You can also help relieve some irritation by changing your flicker rate on your computer to 70 or above.
1 AnswerHealthyWomen answeredHow you know if you have computer vision syndrome (CVS)? See if you experience the following symptoms:
- dry eyes
- neck and shoulder pain
- blurry vision
This content originally appeared on HealthyWomen.org.
1 AnswerHealthyWomen answeredCutting your screen time is the primary way to prevent computer vision syndrome (CVS). But if you must have your eyes on the screen, the following will also help:
- Look away: Rest your eyes if you're using the computer for extended periods. After two hours, take a 15-minute break. And, for every 20 minutes of use, look away for 20 seconds at something 20 feet away (the 20-20-20 rule); this will allow time for your eyes to refocus.
- Blink: We normally blink about 15 times a minute, but when we're at a screen, we blink much less. Staring at a computer can result in dry eyes, which can be painful and irritating. To keep the front surface of your eye moist, blink frequently. It's also wise to keep some lubricating drops handy. (Another way to avoid dry eye is to steer clear of air that blows directly in your face and by running a humidifier if the air in the room is dry.)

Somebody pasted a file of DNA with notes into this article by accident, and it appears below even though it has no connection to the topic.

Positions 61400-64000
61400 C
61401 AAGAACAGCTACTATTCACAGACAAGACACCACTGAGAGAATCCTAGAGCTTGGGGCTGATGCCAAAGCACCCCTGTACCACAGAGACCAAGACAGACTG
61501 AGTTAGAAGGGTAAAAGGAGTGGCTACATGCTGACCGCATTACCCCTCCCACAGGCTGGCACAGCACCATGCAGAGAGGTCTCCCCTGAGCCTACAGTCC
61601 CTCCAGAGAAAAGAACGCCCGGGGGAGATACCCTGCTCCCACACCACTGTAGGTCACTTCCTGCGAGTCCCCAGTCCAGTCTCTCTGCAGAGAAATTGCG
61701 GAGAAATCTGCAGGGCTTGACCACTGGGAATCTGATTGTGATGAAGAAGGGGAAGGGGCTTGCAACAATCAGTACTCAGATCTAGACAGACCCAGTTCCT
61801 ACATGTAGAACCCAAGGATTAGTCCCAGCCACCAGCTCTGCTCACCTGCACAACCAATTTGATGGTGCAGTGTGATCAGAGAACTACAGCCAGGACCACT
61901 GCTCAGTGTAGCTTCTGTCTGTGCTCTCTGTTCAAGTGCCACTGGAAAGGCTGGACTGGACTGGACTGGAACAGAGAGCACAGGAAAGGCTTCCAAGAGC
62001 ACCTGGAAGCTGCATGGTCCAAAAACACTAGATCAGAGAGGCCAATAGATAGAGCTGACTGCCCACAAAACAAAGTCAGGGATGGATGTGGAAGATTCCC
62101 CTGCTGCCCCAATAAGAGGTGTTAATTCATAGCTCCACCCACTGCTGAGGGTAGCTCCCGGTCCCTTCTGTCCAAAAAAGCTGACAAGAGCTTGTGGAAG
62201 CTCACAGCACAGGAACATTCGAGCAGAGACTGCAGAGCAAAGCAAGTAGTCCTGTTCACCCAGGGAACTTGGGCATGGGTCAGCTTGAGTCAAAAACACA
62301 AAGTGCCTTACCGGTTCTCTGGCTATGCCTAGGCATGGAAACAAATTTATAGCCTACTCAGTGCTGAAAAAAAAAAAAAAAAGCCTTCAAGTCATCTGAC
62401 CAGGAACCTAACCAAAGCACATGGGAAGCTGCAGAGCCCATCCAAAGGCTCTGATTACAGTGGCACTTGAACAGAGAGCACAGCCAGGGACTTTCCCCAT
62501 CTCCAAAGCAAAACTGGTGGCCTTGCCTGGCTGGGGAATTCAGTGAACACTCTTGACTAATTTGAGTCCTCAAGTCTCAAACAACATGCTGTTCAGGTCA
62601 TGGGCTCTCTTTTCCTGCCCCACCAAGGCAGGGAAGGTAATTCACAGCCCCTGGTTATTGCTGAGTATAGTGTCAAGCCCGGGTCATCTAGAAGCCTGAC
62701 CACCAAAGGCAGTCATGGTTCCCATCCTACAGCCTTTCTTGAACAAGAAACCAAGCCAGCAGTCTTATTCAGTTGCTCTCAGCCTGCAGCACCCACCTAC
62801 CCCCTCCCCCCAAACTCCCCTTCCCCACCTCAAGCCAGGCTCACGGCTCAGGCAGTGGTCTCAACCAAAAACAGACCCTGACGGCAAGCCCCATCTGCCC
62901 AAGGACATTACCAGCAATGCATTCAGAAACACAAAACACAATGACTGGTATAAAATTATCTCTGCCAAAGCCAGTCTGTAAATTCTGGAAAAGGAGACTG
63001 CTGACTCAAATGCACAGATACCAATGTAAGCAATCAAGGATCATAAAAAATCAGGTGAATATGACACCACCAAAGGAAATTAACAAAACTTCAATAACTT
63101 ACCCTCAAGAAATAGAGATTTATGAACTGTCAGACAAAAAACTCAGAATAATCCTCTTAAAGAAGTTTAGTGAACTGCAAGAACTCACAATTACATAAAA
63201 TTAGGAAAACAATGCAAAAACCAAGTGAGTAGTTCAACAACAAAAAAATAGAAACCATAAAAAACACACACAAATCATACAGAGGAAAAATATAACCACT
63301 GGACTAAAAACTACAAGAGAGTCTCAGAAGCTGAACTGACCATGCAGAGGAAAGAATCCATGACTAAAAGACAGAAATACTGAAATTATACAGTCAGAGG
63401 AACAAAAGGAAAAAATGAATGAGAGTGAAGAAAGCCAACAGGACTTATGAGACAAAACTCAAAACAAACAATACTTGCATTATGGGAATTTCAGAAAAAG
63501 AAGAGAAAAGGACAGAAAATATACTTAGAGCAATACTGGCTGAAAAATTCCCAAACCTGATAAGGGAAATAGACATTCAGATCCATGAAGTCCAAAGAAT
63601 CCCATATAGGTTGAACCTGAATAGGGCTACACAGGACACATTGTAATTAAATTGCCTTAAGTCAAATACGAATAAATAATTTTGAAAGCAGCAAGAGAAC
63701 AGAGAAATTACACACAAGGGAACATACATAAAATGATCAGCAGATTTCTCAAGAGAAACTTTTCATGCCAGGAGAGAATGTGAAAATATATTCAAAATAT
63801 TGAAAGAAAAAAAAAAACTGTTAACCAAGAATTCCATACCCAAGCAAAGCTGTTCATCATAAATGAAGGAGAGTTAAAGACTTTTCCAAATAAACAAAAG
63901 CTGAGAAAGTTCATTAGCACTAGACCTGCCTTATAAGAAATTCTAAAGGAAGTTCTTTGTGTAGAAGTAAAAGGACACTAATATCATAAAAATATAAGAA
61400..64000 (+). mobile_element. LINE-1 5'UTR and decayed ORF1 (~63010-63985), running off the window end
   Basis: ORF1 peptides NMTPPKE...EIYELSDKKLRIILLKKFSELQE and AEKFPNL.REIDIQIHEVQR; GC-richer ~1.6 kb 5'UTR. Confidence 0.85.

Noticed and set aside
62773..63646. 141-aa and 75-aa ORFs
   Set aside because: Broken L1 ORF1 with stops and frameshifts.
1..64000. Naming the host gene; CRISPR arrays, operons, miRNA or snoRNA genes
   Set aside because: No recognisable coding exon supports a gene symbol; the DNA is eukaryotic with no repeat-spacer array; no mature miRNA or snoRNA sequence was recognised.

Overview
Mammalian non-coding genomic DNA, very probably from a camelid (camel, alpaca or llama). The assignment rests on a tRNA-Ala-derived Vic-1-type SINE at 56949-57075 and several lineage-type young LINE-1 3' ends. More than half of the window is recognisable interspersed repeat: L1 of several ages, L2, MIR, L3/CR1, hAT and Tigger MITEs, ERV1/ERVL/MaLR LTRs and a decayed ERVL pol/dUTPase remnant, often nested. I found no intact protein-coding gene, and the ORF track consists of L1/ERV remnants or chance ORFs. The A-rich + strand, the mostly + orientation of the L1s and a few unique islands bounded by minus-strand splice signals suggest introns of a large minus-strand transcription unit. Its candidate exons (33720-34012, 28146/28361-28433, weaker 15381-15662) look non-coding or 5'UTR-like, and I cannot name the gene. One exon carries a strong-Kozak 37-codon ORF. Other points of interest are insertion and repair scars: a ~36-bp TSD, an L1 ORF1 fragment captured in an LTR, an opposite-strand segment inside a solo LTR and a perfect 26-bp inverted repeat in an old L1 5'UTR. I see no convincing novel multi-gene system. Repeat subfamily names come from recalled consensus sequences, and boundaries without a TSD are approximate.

- Sit properly: Besides sitting on a comfortable, padded chair that conforms well to your body and sitting with your feet flat on the floor, the American Optometric Association suggests that you sit about 25 inches from the screen (or about arm's length). The screen should be positioned so that you are looking in a slightly downward position.
- Cut the glare: Since many screens are glass, they give off considerable glare. You can reduce it by using a matte screen filter.
- Adjust the brightness: The screen should not be brighter than the surrounding light; if it is, your eyes will have to work even harder to see. To reduce eyestrain, try adjusting the lighting in your room and at the same time, increasing the contrast on your screen.